The Mystics

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			Jewish mysticism is pretty tough to pin down and place within easily defined criteria. In fact, it's scope is so vast that it can be difficult to determine if some ideas truly belong in the category of mysticism. Before we explore Jewish mysticism, we must at least make an attempt to define the term mysticism. 
 
As a general rule, mysticism revolves around some element of a ‘hidden truth’ – a reality that lurks behind the revealed world but which is closer to the ultimate truth. This is not so different from the current state of affairs in modern physics in which the physical reality that we see and feel is really just an outer shell to the ‘true’ reality of subatomic particles and energy fields. It is only a veil that obscures the true world. Mysticism works the same way on a spiritual level. It claims that the world that we live within, the world of the physical, the emotional, the political, the historical, is a veil disguising the true world of souls, spirits, angels, demons, and God. 
 
Focusing strictly on Jewish mysticism, the line between the mystical and the traditional is drawn with things that are not part of standard Biblical or rabbinic texts and/or do not fit in with some definition of what can be called rational. According to this definition, concepts such as God, angels, souls, prophecy, and afterlife are firmly part of non-mystical Judaism. However, concepts such as reincarnation, emanations of God, aspects of God that are perceivable by human beings, manipulating reality through the calling of angels, and all manner of healing not based on demonstrable methods, are firmly part of mystical Judaism. 
 
This is all very debatable. The mystics out there have countered that all of these things are either part of standard texts and/or are quite rational. In fact, they say that the notion that the reality that we see and feel is the whole of reality and not a veil to what lies ‘beyond’, is pretty irrational itself. What is the concept of God, if not a reality that lies behind reality? What about angels, souls, prophecy, or the afterlife? Aren’t they all part of a hidden reality that is more essential than food, mud, and air? The rationalists have countered that such things have either already been ‘grandfathered in’ or are perfectly rational and demonstrable, whereas the rest is neither. There is the debate in all its glory.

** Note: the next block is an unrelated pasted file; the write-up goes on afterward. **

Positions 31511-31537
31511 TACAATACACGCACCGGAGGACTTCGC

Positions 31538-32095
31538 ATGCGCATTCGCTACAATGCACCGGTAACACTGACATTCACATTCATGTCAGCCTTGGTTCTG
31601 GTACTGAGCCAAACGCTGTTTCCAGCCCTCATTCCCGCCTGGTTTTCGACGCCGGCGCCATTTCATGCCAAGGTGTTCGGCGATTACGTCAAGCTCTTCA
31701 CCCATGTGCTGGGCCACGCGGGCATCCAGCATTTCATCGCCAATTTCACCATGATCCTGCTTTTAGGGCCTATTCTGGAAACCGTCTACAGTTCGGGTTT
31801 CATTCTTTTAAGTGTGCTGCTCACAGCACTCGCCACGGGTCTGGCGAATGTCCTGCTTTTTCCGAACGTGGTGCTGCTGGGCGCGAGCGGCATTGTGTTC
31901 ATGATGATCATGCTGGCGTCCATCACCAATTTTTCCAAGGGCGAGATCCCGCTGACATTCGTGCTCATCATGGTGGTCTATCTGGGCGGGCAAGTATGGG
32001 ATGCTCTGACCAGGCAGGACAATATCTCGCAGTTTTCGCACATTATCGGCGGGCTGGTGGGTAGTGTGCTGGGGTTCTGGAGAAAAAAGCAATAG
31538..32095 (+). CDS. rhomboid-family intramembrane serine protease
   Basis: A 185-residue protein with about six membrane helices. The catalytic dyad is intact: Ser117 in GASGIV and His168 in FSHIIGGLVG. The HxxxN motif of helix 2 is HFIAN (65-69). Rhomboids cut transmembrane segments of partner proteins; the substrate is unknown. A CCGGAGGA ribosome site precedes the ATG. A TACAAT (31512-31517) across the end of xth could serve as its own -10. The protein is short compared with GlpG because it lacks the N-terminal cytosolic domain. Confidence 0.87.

When did mysticism enter Judaism? A true mystic would balk at the question since he or she genuinely believes that it has always been there. Leaving this debate for the mystics and the rationalists, the earliest clear traces of mysticism can be found in the first chapter of the book of Ezekiel. In this enigmatic chapter, which hardly fits in with the rest of the book, Ezekiel is taken on a heavenly journey accompanied by angles in various shapes and colors, until he reaches the throne of God. He then sees an image of God in some resemblance of the appearance of a man, then falls on his face and hears a voice speaking. Sometimes one gets the feeling that the rationalists would rather this chapter never made it into mainstream Judaism. But there it is, and the mystics usually hearken back to it as the Biblical source for their ideas.